Levonian (1991a and 1991b) argues that a lower bound on c exists, related to the licence value ratio. Levonian notes that the value E_{T} realised by shareholders in (2) can never be negative, since they can always exercise their right as corporate owners with limited liability to walk away from a losing proposition. Thus it must be true that banks are closed at capital ratios above the level at which the licence value would be completely offset by negative net worth; that is, at the closure point k=c, it must also be true that A−B+ϕB ≥ 0. Rewriting this restriction using the definition of the capital ratio, the closure threshold must satisfy c ≥ −ϕ/(1−ϕ). If the closure threshold were set lower, banking supervisors or the deposit guarantor would be forced to inject funds to induce banks with c < k < −ϕ/(1−ϕ) not to close voluntarily. The injection would have to be large enough to bring the capital ratio back up to the minimum level of −ϕ/(1−ϕ).
Licence values in the range of 0.05 to 0.06 imply a minimum closure threshold of about −0.06. Consistent with this, analysis of the final annual report of the State Bank of Victoria gives a capital-asset ratio of about −0.06 when considering the State Bank group as a whole (0.02 for the State Bank alone) in the absence of government assistance.
4.4 Estimation
In the light of the previous discussion of the licence value and closure threshold four cases are considered:
Early Closure | Late Closure | |
---|---|---|
Licence Value Relatively Low | Case 1 c = −0.02, ϕ = 0.05 |
Case 2 c = −0.05, ϕ = 0.05 |
Licence Value Relatively High | Case 3 c = −0.05, ϕ = 0.06 |
Case 4 c = −0.06, ϕ = 0.06 |
In case 1 the banking licence value is low, and a bank is closed when it is insolvent as judged by market value, that is, when the market value of the bank's assets falls below the book value of its liabilities, but the value of the banking licence has not been exhausted. In case 2 the banking licence value is also low, and banks are closed when their licence value has been exhausted, that is, when the market value of the bank's assets falls below liabilities by an amount equal to the value of the banking licence. The banking licence value is relatively high, and banks are closed before their licence value has been exhausted in case 3. Finally, for case 4 the banking licence value is high, and banks are closed when their licence value has been exhausted.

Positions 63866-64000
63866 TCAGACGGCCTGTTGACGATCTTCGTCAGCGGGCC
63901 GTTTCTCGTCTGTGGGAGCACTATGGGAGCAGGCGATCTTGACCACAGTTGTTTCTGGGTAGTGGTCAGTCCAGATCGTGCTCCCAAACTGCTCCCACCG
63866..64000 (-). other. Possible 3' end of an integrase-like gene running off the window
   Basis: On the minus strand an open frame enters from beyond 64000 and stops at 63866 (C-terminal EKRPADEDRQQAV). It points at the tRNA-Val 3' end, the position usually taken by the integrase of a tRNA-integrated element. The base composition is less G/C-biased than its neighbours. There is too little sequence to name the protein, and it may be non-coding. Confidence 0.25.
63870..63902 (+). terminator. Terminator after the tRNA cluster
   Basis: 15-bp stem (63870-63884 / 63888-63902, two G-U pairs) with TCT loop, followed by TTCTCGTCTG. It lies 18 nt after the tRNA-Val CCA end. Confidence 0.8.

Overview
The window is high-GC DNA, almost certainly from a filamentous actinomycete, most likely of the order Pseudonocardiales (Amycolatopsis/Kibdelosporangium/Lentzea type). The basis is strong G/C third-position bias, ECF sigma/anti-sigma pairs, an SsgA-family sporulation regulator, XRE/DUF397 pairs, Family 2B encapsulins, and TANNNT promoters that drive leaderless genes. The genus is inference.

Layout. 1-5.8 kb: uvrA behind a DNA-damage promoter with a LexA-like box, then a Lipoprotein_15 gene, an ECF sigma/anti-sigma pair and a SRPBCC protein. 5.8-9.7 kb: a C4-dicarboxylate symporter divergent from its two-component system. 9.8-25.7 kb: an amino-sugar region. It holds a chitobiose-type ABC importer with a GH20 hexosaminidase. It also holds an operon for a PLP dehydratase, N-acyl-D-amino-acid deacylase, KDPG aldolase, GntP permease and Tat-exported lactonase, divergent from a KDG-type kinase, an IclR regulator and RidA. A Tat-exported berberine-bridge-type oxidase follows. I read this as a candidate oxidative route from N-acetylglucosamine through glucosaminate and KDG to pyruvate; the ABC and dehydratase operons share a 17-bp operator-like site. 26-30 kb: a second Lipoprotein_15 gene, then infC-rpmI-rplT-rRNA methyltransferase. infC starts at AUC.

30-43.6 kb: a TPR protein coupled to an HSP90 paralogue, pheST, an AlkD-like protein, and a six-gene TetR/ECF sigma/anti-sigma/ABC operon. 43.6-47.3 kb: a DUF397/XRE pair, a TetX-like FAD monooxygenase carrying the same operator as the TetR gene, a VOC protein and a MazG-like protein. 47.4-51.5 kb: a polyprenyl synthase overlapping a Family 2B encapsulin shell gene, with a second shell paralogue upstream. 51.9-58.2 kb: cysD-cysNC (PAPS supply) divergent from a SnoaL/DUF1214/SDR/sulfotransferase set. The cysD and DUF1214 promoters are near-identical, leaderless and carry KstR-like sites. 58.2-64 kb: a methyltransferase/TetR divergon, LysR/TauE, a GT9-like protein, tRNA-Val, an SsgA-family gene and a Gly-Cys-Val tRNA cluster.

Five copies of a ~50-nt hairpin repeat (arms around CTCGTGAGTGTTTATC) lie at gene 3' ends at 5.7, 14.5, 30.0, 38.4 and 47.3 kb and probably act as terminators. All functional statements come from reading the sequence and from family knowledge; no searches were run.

In each of these cases the monitoring interval is set equal to one year.^{[13]} The market value of bank liabilities is assumed to be equal to book value. Actual dividends paid by each bank semi-annually are used to compute the dividend rate, hence it is assumed that market participants perfectly forecast future dividends.^{[14]} The standard deviation of rates of return on equity is estimated from share prices over the past 52 days, using daily data.
The system of equations was solved using the GAUSS 1.49B procedure for solving non-linear equations. The algorithm employed is a modification of Broyden's secant method (Edlefsen and Jones (1986), Dennis and Schnabel (1983)), which combines Broyden's method with Newton's method, Newton's method being used when Broyden's approximation does not move towards the system's solutions.
Footnotes
See, for instance, Reserve Bank of Australia (1992). [12]
It is possible that regulators might systematically vary the monitoring interval and closure threshold according to the condition of each bank. The maximum closure threshold at which solutions could be obtained varied across time and between banks, suggesting that this is in fact the case. Variation of the monitoring interval between three months and one year made no noticeable difference to the results. The weighted average of asset volatility increases a little as the monitoring time increases, as does the market capital – asset ratio. [13]
Special dividends, such as those paid out at the time of the introduction of dividend imputation, are excluded when calculating the dividend rate. [14]